The non-profit Colour Conscious grants seed capital to Black start-up businesses. Founder Michellett Whitney is all for monetary reparations, but business grants “could give us the head start that we need,” she says.
A 2021 survey found that just 55% of Black Americans have stock market investments, compared to 71% of white Americans. Kyra Kyles, CEO of YR Media and a past editor-in-chief of Ebony magazine, says reparations in the form of stock options are one way to help Black Americans build wealth. She applauded Barbra Streisand for providing George Floyd’s 6-year-old daughter, Gianna, with Disney stock options.
“What if the vast number of public companies, who have greatly benefited from Black consumership, convened and came up with a system of providing wealth in this form? The ‘how’ of allocation and distribution shouldn’t be much of a barrier for a country — and citizens — that innovates systems to keep varying groups down, so the same ingenuity can be applied to lift them up,” says Kyles.
Homeownership and land grants
No doubt one area ripe for repair is real estate and homeownership. For decades, Black Americans have been victims of redlining, home undervaluation, and mortgage discrimination. The impact has been deleterious.
“The average Black family has less than one-tenth the net worth of the average white family. The No. 1 vehicle for wealth is homeownership,” says Eric Bailey, president of consulting firm Bailey Strategic Innovation Group.
There are plenty of paths to chart a better course. “Why not provide grants or low-cost/government-subsidized loans for business district and housing rehab, home purchases, or new construction in places where minorities were historically discriminated against by the real estate, banking, and property development industries?” asks Bello.
As an example of what can be done, Kyles points to the story of “Bruce’s Beach,” prime beachfront land in Southern California improperly and unjustly seized from a Black family, Willa and Charles Bruce, over a century ago.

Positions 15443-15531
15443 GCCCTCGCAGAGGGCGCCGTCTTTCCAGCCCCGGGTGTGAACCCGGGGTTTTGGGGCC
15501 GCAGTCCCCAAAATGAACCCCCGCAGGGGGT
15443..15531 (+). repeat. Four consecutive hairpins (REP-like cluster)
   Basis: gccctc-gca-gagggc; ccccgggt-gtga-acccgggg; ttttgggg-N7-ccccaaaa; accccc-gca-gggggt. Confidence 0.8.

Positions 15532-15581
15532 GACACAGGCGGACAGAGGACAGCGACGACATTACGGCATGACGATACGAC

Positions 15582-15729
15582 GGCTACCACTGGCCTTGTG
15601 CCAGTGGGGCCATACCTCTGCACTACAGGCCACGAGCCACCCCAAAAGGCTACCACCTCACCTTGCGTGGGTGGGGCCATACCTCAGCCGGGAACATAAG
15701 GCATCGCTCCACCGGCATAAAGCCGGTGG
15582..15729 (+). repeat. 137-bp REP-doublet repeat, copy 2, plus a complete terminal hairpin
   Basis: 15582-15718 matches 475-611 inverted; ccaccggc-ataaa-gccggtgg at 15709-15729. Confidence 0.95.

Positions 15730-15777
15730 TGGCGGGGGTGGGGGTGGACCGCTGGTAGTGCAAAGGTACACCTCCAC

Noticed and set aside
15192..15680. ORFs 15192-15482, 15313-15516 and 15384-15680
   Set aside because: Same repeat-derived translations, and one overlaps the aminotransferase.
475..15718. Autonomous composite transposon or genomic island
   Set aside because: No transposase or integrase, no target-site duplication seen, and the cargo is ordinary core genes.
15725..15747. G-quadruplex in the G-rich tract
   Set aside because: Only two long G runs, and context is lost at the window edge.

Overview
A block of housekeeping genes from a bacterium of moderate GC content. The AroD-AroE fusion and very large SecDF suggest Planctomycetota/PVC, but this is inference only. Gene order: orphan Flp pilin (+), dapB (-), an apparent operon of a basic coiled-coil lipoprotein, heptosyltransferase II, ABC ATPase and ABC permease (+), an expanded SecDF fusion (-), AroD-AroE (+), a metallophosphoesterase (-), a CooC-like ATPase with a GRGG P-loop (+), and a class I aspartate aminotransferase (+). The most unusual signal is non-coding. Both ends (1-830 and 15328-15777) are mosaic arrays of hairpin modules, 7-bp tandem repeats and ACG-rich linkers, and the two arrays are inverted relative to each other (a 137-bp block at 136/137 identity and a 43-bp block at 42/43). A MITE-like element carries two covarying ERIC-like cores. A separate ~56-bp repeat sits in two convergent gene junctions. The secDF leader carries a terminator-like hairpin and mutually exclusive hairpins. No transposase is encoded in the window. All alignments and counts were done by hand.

“Very recently, that land has been returned to their descendants and is estimated to be worth millions of dollars. City governments should look into their own history and the roles they have played in divestment and remedy these actions in acknowledgment of the fact that the generational wealth for Black Americans is far below that of their white counterparts and property is a huge part of that unbalanced equation,” Kyles says.
The ramifications of redlining are huge. “Look at what redlining did to thriving Black neighborhoods in Baltimore. There’s an obligation for banks to restore those neighborhoods. No-interest loans for instance; the bigger proportion of infrastructure money, etc.,” says Kerry Mitchell Brown, equity strategist, cultural architect, and founder of KMB, a strategic advising firm.
She adds that more legislation like the American Rescue Plan is needed. In particular, Mitchell Brown says the $5 billion that will go to farmers of color, who lost 90% of their land over the past century because of systemic discrimination and a cycle of debt, will provide debt relief as well as grants, training, education, and other forms of assistance aimed at acquiring land, is a welcome remedy.
Simply put, Bailey says HR 40 can start a much-needed conversation. “Reparations are about repairing damage. In the US, there is a hesitation to acknowledge the damage. What we need are real conversations. How do you repair other people’s thoughts and beliefs? People have to talk until all the trauma is out. Those conversations can create enough empathy to solve problems.”